Today is Safer Internet Day – can you spot the scam site?

When you last logged into your email, banking or social networking site, how did you know it was the real deal and not a fake site set up to steal your password?

Is this site real or fake? Can you spot the tell-tale signs of a “phishing” attempt?

Many of us know friends and family who have had their online accounts hijacked. But what many people don’t know is how it happens and what you can do to stop criminals in their tracks.

Most hijackers get into accounts through “phishing” - sending emails or text messages which appear to come from a genuine source such as your bank, but are really created to steal your usernames, passwords or credit card details.

Don’t think you would so easily take the bait? Phishing is actually more effective than you might think. According to research from our security engineers, some targeted phishing scams fool up to 45% of their victims, and once hijackers have your information, they can break into your account in as little as 30 minutes.

So, to mark Safer Internet Day today here in New Zealand, we’ve put together this Phishing challenge!

Can you spot the tell-tale signs of a phishing scam? Grab your kids or a friend and take a minute to scroll through the images of common online situations below.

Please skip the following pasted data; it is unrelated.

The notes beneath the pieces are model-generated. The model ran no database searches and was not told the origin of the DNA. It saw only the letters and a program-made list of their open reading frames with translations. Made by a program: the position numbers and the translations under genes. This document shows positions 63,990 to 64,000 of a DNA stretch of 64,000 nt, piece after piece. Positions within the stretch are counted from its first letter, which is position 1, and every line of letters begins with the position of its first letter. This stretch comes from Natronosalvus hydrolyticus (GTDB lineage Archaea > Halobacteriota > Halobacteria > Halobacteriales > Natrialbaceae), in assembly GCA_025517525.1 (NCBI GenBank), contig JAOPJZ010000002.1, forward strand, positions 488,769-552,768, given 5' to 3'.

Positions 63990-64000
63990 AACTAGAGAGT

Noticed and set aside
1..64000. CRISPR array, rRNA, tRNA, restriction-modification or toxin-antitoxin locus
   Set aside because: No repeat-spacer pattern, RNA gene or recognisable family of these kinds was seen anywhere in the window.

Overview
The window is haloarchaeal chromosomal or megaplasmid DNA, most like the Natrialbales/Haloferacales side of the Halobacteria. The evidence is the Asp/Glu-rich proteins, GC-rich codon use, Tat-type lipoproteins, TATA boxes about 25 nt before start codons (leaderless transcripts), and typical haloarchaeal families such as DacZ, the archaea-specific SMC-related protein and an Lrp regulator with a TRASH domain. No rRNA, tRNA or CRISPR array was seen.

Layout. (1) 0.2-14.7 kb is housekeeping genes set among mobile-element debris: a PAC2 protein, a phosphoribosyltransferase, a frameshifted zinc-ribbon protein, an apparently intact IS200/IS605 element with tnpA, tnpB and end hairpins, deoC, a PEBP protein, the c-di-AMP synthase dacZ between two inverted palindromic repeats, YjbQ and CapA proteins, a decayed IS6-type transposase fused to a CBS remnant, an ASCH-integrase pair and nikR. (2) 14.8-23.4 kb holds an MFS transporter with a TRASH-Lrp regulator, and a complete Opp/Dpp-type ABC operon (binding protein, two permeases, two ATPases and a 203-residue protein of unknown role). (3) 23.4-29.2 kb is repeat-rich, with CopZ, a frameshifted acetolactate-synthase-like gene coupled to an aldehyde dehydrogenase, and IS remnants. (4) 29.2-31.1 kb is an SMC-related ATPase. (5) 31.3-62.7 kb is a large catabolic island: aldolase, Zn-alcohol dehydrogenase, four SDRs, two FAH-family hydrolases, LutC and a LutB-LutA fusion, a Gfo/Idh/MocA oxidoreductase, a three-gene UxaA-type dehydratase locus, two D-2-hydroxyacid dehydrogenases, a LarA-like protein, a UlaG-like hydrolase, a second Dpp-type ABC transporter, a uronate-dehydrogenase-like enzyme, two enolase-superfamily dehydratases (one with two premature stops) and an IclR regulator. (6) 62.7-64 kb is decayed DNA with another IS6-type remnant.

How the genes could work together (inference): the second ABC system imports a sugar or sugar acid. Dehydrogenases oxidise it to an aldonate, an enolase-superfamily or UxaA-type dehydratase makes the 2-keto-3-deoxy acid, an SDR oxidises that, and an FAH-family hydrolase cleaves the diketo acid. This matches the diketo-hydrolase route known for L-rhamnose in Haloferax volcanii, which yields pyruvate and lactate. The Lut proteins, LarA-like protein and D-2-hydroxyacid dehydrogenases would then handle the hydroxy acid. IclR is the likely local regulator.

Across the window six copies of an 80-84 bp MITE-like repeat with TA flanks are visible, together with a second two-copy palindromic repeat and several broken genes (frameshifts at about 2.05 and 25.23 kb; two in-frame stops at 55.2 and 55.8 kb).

If you’re stuck, here are some quick tips (no cheating now, only read once you’ve completed the challenge!) on what you should have been on the lookout for, and should keep in mind for the future:
  • Check the URL in the address bar. It might look right in the email, but it could take you scam site designed to steal your personal details. Also check for ‘HTTPS’ in the address bar which means the site is secure.
  • Always check the sender’s email address. Does it look right to you? Phishing emails will often contain spelling mistakes and other irregularities.
  • Recognise scare tactics. Genuine sites never use scare tactics to get you to enter your username, password or credit card numbers. This is a red flag that the site may not be genuine.
  • Always check the spelling. Even though phishing can be sophisticated, hijackers are not always great spellers. Typos on a website or email could indicate that they are not the real deal.
If you’ve got a few more minutes, take your Google Account through our refreshed Security Check-Up tool—it’ll only take a minute, and could help you not become one of those friends everyone knows who’s had their account hijacked by phishing.

Posted by Taj Meadows, Policy Communications Manager, Google APAC